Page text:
Day 2: Deaf and Disability Futures
Deaf and Disability Futures features roundtable discussions and keynote presentations dedicated to thinking about Deaf and Disability Arts culture in relation to digital transformation, representation, leadership and Indigenous resistance, racial justice, and colonialism.
Photo (left to right) of Michael Orsini, Leah Sandals, Shay Erlich, Peter Owusu-Ansah, and Nadine Changfoot on stage.
Audience at Cripping the Arts 2019
A wide shot of the crowd at Cripping the Arts.
A photo of Kirsty Johnston and Sarah Jama on stage.
Audience at Cripping the Arts 2019
A photo of the crowd at Cripping the Arts.
Panel: INDIGENEITY AND RACE
A photo of, from left to right, Loren O. Delaney, Qwo-Li Driskill, and Elwood Jimmy. Elwood is speaking into a microphone.
Closing with Elder Mona Stonefish (Bear Clan)
A photo of Mona Stonefish speaking on stage.
Archive: Live Streaming Day 2
1:28:52 - Welcome
1:29:44 - Elder’s Welcome with Mona Stonefish (Bear Clan) and welcome remarks
2:28:46 - Presentation 1: FUTURE
4:40:47 - Presentation 2: LEADERSHIP
6:00:39 - Presentation 3: REPRESENTATION
7:24:32 - Presentation 4: INDIGENEITY AND RACE
8:27:29 - Elder’s Closing with Mona Stonefish (Bear Clan)
Note: This video features open captioning on a large screen beside the speakers. These videos are not captioned nor are they ASL interpreted.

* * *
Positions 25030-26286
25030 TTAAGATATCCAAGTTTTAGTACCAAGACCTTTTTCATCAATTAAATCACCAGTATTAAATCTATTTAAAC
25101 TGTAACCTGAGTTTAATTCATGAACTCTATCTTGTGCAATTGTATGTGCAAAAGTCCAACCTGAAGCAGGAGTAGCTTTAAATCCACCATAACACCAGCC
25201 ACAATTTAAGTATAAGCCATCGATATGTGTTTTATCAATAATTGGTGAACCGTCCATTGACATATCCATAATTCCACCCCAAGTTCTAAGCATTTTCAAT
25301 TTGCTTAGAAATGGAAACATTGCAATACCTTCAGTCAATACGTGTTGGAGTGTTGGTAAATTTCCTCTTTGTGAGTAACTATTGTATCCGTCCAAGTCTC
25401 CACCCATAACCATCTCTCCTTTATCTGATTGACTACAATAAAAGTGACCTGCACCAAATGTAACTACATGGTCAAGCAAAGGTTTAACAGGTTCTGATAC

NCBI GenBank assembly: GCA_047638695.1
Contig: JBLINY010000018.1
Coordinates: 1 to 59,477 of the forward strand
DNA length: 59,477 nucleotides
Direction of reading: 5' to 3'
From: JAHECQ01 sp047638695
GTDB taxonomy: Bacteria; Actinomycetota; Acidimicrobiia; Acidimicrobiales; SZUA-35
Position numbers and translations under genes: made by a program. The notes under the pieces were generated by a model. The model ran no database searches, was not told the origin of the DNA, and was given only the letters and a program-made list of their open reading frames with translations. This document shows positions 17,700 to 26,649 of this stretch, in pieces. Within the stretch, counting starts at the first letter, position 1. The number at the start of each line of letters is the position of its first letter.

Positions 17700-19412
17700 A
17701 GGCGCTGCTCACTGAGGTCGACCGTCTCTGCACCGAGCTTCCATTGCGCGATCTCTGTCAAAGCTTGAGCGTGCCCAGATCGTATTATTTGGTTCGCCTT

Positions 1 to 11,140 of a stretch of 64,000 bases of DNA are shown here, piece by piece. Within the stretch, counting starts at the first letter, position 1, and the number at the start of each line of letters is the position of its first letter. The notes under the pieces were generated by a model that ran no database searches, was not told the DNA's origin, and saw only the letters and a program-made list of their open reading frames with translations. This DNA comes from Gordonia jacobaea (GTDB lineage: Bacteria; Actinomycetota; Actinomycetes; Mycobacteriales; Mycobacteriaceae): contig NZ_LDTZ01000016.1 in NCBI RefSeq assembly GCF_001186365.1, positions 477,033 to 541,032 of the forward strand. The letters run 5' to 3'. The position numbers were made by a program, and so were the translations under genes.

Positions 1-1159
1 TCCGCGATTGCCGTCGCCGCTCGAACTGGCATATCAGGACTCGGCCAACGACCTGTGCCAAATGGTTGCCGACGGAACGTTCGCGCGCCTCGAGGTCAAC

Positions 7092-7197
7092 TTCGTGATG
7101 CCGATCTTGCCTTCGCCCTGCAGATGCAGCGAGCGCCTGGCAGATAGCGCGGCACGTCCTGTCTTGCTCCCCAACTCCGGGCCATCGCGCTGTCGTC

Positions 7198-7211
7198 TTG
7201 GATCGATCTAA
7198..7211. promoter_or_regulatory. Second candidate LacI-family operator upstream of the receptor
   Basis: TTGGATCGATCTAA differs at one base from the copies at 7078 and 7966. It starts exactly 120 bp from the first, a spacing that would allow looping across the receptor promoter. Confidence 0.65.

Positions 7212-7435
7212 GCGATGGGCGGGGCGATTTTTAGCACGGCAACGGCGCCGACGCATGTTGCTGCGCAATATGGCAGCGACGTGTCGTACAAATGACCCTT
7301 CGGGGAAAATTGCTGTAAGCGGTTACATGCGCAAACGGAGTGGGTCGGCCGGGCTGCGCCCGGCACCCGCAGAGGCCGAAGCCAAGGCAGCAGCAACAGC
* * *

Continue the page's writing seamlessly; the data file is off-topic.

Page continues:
Panel 1: Future
This panel explores Deafhood, madness, and disability within the framework of digital transformation, cultural futurisms, and Disability Arts culture. Artists speak to their own knowledge of the ways that the digital world is impacting aesthetics, representation, activism, and artistic and social practice. This panel seeks to respond to Canada’s new cultural policy as well as the Canada Council for the Arts’ urgings to develop digital strategies that support the arts now and into the future.
Panel 2: Leadership
This panel takes up key questions in relation to leadership models in our sector. For too long, non-disabled people have represented and been regarded as voices of authority in the Deaf and Disability Arts sector. In response to this ableist, audist, sanist, and paternalistic dynamic, there has been a necessary push for our sector to be led by disabled, Mad, and Deaf people. This roundtable responds to growing sectoral conversations about leadership models that foster disability, Mad, and Deaf leadership, and accounts for who in our community is excluded by this configuration of leadership.
Panel 3: Representation
Artists and arts and culture critics discuss their experiences of how arts and culture reviews contribute to the cultivation of Deaf, disability, and Mad art. We have invited these panelists with the aim of increasing the rigor and cultural competency of critical Deaf and Disability Arts journalism. Topics discussed may include how arts reviewers and cultural critics write about histories of Deaf and Disability Arts, emergent De’via (Deaf aesthetics) and disability aesthetics, and accessible curatorial practices. The shifting form arts reviews take and the relationship between journalism and culture more broadly will also be discussed.
Panel 4: Indigeneity and Race
Qwo-Li Driskill (Corvallis, Oregon), a disabled (non-citizen) Cherokee artist and activist, will deliver a keynote address reflecting on their practice. Driskill will present on their work and engage in dialogue with local Black and Indigenous artists.